“To measure is to know, if you cannot measure it, you cannot improve it.”
Lord Kelvin, British mathematician
Although these words were spoken more than 100 years ago, they’re as true now as they ever were.
Measurement is a familiar concept for marketers. We need it to understand how channels and content are performing, and we need to know that so we can keep improving. It’s a constant cycle, but one that doesn’t need to be overcomplicated.
In fact, it’s best to keep it simple when measuring your content.
We can ensure this, in the first place, by being picky about the data we choose to measure. Information isn’t the same as insight and too much of it can make a tangled mess that doesn’t help anyone. We should measure only what helps us reach our business goals and objectives.
Where does measurement fit in?
As the graph below shows, measurement sits within the analytics framework. This framework also includes collection, analysis, reporting and optimization.
Measurement is critical and sets the foundation for what goes on further down the road. It’s the discovery phase. Then collection, which is an organization of what we discover in the measurement phase. Analysis is where we make sense of that data. Reporting is how we visualize it and how we share performance with shareholders. Optimization is the improvement stage.
Measurement, in this framework, translates business goals into KPIs and drives measurable impact. It helps us to better understand our audience and identify key opportunities to optimize.
Where do we begin?
Let’s look at how this can be applied in a practical way.
Sometimes, the task won’t be as simple as you’d like and you may be faced with a complex strategy, over multiple channels. Luckily, the steps are still the same.
Identify your goals and objectives. This is critical. What is the overarching business, brand or campaign objective? Identify these goals and objectives, whether they are at a business, brand or campaign level.
Define your measures of success. Plan content around the campaigns and the goals you want to achieve. Identify your KPIs – your key measures of success.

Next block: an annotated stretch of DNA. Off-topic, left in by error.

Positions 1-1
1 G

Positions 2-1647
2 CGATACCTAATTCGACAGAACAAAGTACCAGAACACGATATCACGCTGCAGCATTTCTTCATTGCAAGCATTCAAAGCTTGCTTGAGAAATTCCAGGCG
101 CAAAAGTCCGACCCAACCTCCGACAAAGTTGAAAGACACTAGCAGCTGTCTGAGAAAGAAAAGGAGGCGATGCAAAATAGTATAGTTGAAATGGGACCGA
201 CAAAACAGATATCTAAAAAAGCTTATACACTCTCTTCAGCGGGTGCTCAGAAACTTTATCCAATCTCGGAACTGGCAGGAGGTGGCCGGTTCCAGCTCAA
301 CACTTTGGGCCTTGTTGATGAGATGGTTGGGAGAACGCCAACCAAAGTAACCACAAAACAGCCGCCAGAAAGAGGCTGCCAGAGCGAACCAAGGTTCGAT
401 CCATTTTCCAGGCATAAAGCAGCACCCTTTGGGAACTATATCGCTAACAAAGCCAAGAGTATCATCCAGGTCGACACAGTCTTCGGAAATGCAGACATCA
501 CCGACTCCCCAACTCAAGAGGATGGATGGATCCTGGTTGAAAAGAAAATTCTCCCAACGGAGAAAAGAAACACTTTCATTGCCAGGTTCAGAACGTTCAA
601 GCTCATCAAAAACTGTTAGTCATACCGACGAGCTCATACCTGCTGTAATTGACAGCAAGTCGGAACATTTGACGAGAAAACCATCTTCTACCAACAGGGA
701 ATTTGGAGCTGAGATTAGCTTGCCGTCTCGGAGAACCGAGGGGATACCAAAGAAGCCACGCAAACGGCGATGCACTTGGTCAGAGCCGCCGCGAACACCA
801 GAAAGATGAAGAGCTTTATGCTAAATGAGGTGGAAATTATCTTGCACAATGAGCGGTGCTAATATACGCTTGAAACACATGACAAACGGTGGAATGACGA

Define key metrics. Identify specific metrics that measure your KPIs. Ladder your metrics, KPIs and content back to your overarching goals.
In more complex frameworks, you might add an audience or channel layer to help add detail (especially for larger, multichannel or omnichannel strategies) but even the most complex strategies are built on these three essential components.
Why does this three-step formula work so well? Because it helps us to align our measurement with our business goals and this gives our content purpose. And content with purpose directly contributes to the overarching goals of the company.
To show this in action, let’s introduce a fictional company – The Little Cactus Co – which is embarking on a measurement framework of its own.
This company is a leader in educating the masses on how to grow exotic plants, but it has low visibility and poor performance. It has no idea what content is resonating with its audience. As such, it is unable to plan for the future. Without understanding its performance, it is unable to optimize content and grow its business.
So, it has set out on its measurement journey and is following the three essential steps:
1. Identify business goals
Establish ourselves as a go-to resource
Build relationships with our community
Inspire and support our community
2. Identify key measures
Increase our reach/visibility
Deliver free training courses
Improve Instagram engagement
3. Define metrics
This is what this would look like as a measurement framework:
With this established, it is now able to make content that supports its goals:
YouTube videos on cactus care guides
Articles and blogs sharing advice and tips
Free cactus care and parenting courses
A monthly newsletter for cactus lovers
But it doesn’t stop there! And neither should you.
A measurement plan is a living, breathing document. Review it regularly, share it with your teams and get feedback, use it to shape how you track content and fuel your optimization. This plan can be used to inform every step of your analytics process.
Your measurement plan is a touchstone for performance and the broader focus, defining how you measure business performance guides an entire framework. As Lord Kelvin says, “to measure is to know”.
Jo Bell, data and technology director at Three Whiskey.
Measuring for success: why keeping it simple when measuring your content works
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